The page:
An Apple spokesperson said that Apple reversed its decision on the Facebook event fees due to the pandemic and a desire to give companies more time to adapt to digital business models.

The article doesn’t make it clear, but I assume that Apple means allowing external payment processing, not waiving the fees for transactions processed through the IAP system.

Steve Kovach:

Apple’s reversal comes weeks after it blocked an update to the Facebook app that displayed a warning to users that a cut of transactions for paid events would go to Apple. At the time, Facebook said Apple would not make an exception to its rules to give the full amount of the transactions to the businesses hosting the events.

[…]

The Apple spokesperson said the decision does not affect gaming companies because gaming businesses have not been hurt by the pandemic and have always been digital-only.

It seems like a special carve-out for three big companies who complained loudly.

From the House Judiciary Committee report:

In response to the COVID-19 pandemic, some businesses moved physical events online, often booking through an app and holding the event through a video chat application. Educators have also shifted resources online, including through apps. The New York Times reported that Apple demanded a 30% commission from these virtual class offerings. As a result, one company stopped offering virtual classes to users of its iOS app. The Times reported that Apple threatened Airbnb that it would remove its app from the App Store if Airbnb did not comply with Apple’s demand for a share of its revenues.

In interviews with Subcommittee staff, multiple app developers confirmed the The New York Times’ reporting. Airbnb spoke with Subcommittee staff and described conversations with the App Store team in which Apple said it had observed an uptick in the number of apps offering virtual classes in lieu of in-person classes due to the COVID-19 pandemic. As a result, Apple began canvassing the App Store to require app developers implement IAP, entitling Apple to take 30% of in-app sales. Airbnb explained that Apple’s commission, plus compliance with Apple’s pricing tiers for in-app purchases would ultimately result in a 50-60% price increase for consumers.

[…]

At the Subcommittee’s hearing on July 29, 2020, Chairman Jerrold Nadler (D-NY) asked Mr. Cook about the allegations that Apple was canvassing the App Store to extract commissions from businesses that have been forced to change their business model in order to survive during the pandemic. Mr. Cook responded that Apple “would never take advantage” of the pandemic, but justified the conduct, explaining that the app developers were now offering what Apple defined as a “digital service” and Apple was entitled to commissions.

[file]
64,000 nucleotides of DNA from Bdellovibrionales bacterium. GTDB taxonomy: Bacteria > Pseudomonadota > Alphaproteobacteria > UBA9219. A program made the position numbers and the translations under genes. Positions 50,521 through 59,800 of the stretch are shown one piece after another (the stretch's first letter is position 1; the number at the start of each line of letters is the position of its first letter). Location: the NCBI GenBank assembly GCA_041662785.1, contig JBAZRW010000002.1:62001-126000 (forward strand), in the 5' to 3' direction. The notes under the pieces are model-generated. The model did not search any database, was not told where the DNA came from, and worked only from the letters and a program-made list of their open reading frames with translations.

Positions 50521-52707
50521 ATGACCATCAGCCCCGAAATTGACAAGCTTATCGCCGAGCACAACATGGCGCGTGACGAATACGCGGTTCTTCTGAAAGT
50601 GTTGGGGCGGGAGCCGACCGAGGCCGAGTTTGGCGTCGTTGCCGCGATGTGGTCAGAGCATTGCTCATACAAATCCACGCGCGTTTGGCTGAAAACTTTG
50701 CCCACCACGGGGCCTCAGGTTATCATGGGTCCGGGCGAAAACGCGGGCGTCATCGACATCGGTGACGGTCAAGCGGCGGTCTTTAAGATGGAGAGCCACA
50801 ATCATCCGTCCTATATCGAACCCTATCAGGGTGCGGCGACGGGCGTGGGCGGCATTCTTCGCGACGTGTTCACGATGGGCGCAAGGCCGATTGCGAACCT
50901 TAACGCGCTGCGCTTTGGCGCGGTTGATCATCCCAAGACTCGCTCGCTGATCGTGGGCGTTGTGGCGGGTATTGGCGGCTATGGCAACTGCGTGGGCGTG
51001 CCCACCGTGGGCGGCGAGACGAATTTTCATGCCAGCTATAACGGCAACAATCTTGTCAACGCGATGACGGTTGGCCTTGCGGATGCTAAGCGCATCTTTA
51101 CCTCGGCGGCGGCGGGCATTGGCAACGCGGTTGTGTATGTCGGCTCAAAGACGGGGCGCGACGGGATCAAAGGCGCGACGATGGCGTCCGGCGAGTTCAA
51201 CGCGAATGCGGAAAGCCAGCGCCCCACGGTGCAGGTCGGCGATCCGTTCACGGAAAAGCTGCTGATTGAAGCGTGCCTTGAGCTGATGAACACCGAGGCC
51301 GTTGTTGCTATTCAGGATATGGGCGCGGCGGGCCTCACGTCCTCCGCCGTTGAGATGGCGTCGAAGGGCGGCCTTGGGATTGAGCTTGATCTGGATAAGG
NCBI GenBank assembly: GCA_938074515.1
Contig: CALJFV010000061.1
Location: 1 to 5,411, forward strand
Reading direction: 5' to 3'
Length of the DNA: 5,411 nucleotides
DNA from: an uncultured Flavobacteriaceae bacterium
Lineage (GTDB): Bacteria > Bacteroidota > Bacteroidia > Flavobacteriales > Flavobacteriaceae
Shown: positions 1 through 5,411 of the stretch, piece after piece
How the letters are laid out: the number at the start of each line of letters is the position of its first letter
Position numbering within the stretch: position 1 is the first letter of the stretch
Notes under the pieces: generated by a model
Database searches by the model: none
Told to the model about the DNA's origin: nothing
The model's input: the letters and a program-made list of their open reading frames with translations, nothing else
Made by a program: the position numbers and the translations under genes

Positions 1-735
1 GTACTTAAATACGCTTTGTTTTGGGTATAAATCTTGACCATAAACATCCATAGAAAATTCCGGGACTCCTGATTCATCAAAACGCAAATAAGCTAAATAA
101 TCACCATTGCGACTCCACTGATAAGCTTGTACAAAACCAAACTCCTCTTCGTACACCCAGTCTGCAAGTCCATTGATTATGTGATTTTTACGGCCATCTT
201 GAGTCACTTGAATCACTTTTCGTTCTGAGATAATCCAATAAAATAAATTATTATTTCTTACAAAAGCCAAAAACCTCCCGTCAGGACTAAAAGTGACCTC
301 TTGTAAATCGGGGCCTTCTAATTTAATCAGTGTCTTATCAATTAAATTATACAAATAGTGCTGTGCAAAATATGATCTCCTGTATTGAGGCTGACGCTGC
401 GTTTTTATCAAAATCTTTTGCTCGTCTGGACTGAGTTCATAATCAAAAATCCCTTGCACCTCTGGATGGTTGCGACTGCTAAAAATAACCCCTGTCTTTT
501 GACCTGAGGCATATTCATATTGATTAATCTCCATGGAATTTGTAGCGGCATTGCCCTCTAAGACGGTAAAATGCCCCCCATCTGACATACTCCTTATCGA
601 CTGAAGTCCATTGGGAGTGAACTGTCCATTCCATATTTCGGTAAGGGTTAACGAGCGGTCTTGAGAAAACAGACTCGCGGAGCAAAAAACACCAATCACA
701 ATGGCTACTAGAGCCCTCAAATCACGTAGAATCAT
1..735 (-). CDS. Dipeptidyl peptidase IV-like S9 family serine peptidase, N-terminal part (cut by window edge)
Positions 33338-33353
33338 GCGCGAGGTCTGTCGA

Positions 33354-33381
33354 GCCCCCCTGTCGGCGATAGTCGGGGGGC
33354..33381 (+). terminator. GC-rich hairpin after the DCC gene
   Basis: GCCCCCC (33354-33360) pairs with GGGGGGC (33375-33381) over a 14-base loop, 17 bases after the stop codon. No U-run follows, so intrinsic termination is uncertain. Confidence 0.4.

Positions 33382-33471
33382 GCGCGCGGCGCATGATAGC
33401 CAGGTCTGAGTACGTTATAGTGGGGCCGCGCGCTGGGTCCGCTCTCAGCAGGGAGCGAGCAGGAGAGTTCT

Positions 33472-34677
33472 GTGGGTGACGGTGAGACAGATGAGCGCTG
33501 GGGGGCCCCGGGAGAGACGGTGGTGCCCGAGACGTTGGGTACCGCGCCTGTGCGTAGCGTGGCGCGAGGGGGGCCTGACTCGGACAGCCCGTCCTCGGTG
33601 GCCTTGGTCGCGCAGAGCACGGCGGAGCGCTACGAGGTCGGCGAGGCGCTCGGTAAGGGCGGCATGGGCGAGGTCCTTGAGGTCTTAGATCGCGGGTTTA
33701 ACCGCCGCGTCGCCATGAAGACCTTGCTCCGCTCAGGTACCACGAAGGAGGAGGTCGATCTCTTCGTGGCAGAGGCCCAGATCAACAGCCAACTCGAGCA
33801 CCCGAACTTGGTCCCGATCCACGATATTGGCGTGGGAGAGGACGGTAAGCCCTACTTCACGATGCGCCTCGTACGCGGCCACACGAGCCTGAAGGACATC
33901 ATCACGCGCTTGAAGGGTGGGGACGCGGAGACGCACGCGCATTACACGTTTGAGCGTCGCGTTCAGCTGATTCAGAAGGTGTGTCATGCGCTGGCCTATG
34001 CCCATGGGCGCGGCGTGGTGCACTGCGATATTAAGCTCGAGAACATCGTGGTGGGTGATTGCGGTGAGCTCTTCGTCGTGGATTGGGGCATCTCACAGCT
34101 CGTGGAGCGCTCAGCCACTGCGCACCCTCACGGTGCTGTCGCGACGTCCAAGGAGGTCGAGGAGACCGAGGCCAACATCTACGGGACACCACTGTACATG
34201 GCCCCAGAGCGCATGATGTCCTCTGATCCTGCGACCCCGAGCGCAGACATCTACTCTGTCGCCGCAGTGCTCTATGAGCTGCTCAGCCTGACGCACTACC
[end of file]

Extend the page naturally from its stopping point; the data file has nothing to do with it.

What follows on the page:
Previously:

House Report on Competition in Digital Markets

John Gruber:

The House Judiciary subcommittee that held a hearing with the CEOs of Amazon, Apple, Facebook, and Google back in July has issued a 449-page report on its findings and recommendations.

The report is here. Some of the parts I found interesting:

Apple’s market power is durable due to high switching costs, ecosystem lock-in, and brand loyalty. It is unlikely that there will be successful market entry to contest the dominance of iOS and Android.

[…]

In response to these concerns, Apple has not produced any evidence that the App Store is not the sole means of distributing apps on iOS devices and that it does not exert monopoly power over app distribution. Apple says it does not create—nor is it aware of third-party data—that tracks market share in the app distribution market.

[…]

Apple’s monopoly power over software distribution on iOS devices appears to allow it to generate supra-normal profits from the App Store and its Services business. Apple CEO Tim Cook set a goal in 2017 to rapidly double the size of the Services business by the end of 2020. Apple met this goal by July 2020, six months ahead of schedule.

[…]

Apple also makes some exceptions to its rules and may change or update its rules.

[…]

Industry observers have also challenged Apple’s implicit claim that the iPhone was the start of the online software distribution market.

[…]

In an interview with Subcommittee staff, Phillip Shoemaker, former director of app review for the App Store, estimated that Apple’s costs for running the App Store is less than $100 million. […] Although only estimates, these figures indicate that as the mobile app economy has grown, Apple’s monopoly power over app distribution on iPhones permits the App Store to generate supra-normal profits. These profits are derived by extracting rents from developers, who either pass on price increases to consumers, or reduce investments in innovative new services. Apple’s ban on rival app stores and alternative payment processing locks out competition, boosting Apple’s profits from a captured ecosystem of developers and consumers.

[…]

In Apple’s internal documents and communications, the company’s senior executives previously acknowledged that IAP requirement would stifle competition and limit the apps available to Apple’s customers.

Juli Clover:

Apple in a statement to MacRumors said that it strongly disagrees with the conclusions reached in the report in respect to Apple, and that Apple does not have dominant market share in categories where it does business.

See also: Hacker News, Steve Troughton-Smith, Steve Streza, Brent Simmons, Michael Love, Matt Birchler, Ben Thompson.

Previously:

Update (2020-10-09): James O’Leary:

here’s the landing page for all the docs they referenced, segmented by company

checkra1n T2 Exploit

Niels Hofmans (Hacker News, MacRumors):

The mini operating system on the T2 (SepOS) suffers from a security vulnerable also found in the iPhone 7 since it contains a processor based on the iOS A10. Exploitation of this type of processor for the sake of installing homebrew software is very actively discussed in the /r/jailbreak subreddit.